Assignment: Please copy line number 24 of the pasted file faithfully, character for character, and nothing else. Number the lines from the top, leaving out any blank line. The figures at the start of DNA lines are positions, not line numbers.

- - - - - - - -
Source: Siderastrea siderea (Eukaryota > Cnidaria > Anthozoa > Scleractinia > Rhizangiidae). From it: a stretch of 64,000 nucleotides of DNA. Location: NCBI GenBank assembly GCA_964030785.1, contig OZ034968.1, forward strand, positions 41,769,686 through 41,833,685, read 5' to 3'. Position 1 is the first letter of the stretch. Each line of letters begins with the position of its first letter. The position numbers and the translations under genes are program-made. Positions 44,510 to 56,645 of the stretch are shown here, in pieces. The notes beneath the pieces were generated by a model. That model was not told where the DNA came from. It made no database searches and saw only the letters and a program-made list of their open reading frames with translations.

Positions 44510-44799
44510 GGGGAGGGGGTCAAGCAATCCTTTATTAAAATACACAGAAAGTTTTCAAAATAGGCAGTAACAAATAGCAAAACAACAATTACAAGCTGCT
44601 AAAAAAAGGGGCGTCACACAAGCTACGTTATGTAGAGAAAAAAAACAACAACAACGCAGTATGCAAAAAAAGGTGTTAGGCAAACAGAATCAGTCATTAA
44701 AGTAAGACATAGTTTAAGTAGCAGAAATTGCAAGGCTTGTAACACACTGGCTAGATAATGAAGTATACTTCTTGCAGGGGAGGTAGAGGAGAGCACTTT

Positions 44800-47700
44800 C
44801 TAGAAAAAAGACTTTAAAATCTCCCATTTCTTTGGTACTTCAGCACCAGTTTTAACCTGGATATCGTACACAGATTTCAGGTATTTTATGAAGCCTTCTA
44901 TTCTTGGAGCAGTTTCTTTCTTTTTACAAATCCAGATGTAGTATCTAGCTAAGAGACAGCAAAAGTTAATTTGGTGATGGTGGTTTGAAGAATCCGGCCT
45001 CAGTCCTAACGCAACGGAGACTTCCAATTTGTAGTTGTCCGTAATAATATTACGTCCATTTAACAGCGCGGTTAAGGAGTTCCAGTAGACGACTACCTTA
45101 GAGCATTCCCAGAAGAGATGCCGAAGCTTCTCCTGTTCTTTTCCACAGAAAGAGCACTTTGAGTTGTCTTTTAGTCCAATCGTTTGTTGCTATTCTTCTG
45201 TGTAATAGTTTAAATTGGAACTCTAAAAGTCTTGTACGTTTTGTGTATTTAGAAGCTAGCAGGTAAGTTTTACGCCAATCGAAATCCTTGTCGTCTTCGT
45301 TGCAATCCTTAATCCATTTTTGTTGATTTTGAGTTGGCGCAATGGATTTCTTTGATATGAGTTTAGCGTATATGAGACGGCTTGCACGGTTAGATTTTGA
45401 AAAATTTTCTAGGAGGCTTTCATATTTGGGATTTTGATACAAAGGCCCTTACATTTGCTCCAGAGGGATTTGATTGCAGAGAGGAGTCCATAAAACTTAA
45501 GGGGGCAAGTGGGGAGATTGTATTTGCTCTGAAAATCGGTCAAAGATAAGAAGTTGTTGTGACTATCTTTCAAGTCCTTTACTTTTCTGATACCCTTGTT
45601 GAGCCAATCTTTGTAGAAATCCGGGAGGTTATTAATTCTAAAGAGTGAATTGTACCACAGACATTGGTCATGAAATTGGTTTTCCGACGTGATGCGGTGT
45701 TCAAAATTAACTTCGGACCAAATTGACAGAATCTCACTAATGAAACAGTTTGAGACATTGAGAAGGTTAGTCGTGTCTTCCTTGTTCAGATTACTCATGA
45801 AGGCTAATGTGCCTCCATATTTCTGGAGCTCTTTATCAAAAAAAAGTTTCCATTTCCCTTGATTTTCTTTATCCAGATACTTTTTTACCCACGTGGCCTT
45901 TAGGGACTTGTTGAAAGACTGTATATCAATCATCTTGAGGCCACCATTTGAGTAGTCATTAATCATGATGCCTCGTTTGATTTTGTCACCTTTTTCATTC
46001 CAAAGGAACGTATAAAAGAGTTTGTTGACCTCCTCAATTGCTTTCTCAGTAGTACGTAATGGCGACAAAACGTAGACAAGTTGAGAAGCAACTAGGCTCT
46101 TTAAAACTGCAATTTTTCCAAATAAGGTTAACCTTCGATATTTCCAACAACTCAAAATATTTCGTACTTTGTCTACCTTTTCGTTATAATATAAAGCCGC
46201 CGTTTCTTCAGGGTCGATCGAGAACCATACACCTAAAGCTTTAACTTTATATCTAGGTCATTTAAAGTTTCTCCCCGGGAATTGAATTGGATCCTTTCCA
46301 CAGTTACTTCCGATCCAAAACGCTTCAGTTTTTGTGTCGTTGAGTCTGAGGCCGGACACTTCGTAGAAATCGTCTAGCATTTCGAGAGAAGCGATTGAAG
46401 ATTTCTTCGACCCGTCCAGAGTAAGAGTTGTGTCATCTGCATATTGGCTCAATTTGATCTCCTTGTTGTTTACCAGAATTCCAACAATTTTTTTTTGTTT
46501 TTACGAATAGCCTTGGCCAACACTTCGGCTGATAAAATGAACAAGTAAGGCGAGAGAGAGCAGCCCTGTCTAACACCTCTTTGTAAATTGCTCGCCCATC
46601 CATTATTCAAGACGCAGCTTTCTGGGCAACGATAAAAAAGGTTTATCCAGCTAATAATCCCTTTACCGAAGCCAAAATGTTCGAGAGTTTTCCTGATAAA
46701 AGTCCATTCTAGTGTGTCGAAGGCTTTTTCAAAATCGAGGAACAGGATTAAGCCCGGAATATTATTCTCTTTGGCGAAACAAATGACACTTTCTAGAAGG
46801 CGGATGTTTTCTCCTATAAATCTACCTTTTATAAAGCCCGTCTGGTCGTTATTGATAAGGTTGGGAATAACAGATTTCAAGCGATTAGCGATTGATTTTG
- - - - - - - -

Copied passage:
46401 ATTTCTTCGACCCGTCCAGAGTAAGAGTTGTGTCATCTGCATATTGGCTCAATTTGATCTCCTTGTTGTTTACCAGAATTCCAACAATTTTTTTTTGTTT